Pet Insurance


The cover provided by pet insurance policies varies greatly between one company and another. This leaflet is designed to provide some guidelines to follow in order to choose the best policy for you.


Why we recommend Insurance:

Pets can suffer from a wide range of illnesses and injuries such as heart disease, arthritis and road traffic accidents. Treatment has advanced greatly over recent years and we are proud to be able to offer a high standard of care for our patients, both within our practice and by referral to a specialist.

Such treatment can be expensive and potentially run into hundreds, if not thousands, of pounds. With cost often the only obstacle for treatment, insurance is becoming as important for our pets as it is for our homes and cars.

There has also recently been a landmark ruling by the House of Lords that laid down a principle that an owner will now be ‘strictly liable’ for damage that their pet causes - whether or not they demonstrated negligence.  Cats are currently exempt from this ruling as they are deemed by law to be like wild animals, which are not officially controllable.


Types of cover Available:


1.  Lifetime

An illness or injury is covered for the whole of your pets life.

For example:- Your (insured) pet is diagnosed with diabetes at 3 years of age. This policy will pay claims for the cost of treatment up to the annual limit each and every year.


Some insurers may state that they offer lifetime cover but actually mean that they will continue to insure your pet into old age, but cover for a certain condition will be excluded (withdrawn) once 12 months or the cost per condition has been reached.


2.  Maximum Benefit

An illness or injury is covered until the maximum benefit per condition is reached. There is no time limit on the claim but the condition will be excluded once this figure has been reached.


3.  12 month

This is the most widely available policy and is the type offered by most of the supermarkets. The claim starts from the day the condition started and continues for up to 12 months from this date. The condition is then excluded from the policy so that you are unable to make any further claims for treatment relating to this condition.

For example:- Your dog is seen after developing a limp on his front leg and prescribed anti-inflammatory medication for the next couple of weeks, which stops the limp. Three months later your dog is lame again on the same leg. Further tests could be carried out and an arthritic elbow is diagnosed, which needs medication for the rest of his life. Not only would a 12-month policy only pay out for the first 12 months of treatment, but the start date would be the day the symptoms first started – three months ago!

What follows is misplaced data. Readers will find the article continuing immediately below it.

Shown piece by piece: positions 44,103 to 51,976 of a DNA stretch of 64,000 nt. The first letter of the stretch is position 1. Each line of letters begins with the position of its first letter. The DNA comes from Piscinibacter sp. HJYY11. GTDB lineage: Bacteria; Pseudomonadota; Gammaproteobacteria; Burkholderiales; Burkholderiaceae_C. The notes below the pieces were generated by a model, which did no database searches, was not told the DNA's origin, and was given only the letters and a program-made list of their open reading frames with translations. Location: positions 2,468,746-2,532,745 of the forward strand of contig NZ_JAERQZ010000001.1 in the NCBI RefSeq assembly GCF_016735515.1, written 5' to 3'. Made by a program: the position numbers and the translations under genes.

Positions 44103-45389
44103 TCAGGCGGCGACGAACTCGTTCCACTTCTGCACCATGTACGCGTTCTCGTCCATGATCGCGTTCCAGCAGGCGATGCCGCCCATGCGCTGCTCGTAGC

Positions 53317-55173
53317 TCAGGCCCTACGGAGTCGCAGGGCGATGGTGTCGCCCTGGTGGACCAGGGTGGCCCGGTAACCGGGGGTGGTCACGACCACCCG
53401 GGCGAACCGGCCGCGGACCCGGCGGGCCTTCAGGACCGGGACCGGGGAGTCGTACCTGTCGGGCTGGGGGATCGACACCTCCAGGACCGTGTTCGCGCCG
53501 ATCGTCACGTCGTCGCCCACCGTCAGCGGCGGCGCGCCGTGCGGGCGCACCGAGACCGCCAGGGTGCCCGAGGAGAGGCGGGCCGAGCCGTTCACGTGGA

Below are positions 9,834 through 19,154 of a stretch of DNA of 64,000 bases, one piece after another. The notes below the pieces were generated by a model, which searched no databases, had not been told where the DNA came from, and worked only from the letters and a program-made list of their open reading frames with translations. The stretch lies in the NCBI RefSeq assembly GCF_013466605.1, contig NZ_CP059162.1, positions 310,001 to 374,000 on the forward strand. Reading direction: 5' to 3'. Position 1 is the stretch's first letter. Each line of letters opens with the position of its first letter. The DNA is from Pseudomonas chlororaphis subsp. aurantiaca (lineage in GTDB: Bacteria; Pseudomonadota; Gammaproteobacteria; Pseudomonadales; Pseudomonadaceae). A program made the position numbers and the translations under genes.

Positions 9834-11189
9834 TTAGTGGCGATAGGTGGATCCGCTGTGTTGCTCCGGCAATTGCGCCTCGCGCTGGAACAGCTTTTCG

Many of the illnesses that we claim for continue for longer than 12 months. For this reason we urge you to consider a lifetime policy.


4.  Accident Only

Accident cover pays out only for conditions relating to accidents and not medical illnesses. As the majority of cases that we see involve an illness rather than an accident, we recommend a more comprehensive policy to protect your pet.


Deciding on the right Policy for your Pet:

1.  How long are claims paid for?

We recommend a policy that will cover for treatment for as long as it is required.

2.  What is the policy excess?

Some insurers will charge a fixed excess, or a percentage of the bill, whichever is the greater.  Beware – 15% may seem like a reasonable amount but on a £2000 claim you would be paying £300 excess.

3.  Does the excess change with age?

A higher excess may be introduced when your pets gets older, such as the basic excess plus a percentage of the remaining amount.

4.  What is covered under vets’ fees?

Some insurers do not cover hereditary or congenital conditions such as hip dysplasia related conditions.

5.  Will the policy pay for prescribed clinical diets?

Some insurers will pay for the difference between feeding the prescribed food and a normal diet for your pet; others will pay for a limited period, others not at all.

6.  Will behaviour problems or complementary treatments such as homeopathy or hydrotherapy be covered?

This varies greatly between insurance policies.




Do you want third party insurance in case your pet causes an accident?  What about help for advertising and rewards if your pet becomes lost? This may be beneficial to you – or an unwanted extra that adds to the cost of the premium.

Watch out for companies that offer deceptively low fees – as with most things in life, with pet insurance you do get what you pay for.

Be sure to ask all the questions you need when you shop around. It may help to write down what you require from the policy before ringing for a quote. If the sales representative evades your question, or answers in a way that the answer is not clear, ask again, or try another company.

When you receive the certificate of insurance and policy schedule read through these carefully. Most companies give you about 2 weeks grace – if you find that the policy does not provide the cover you need you can usually cancel with a full refund.

We hope that this guide has helped to explain the various types of cover available. We are unable to recommend one particular policy and appreciate that what suits one person will be completely unsuitable for another.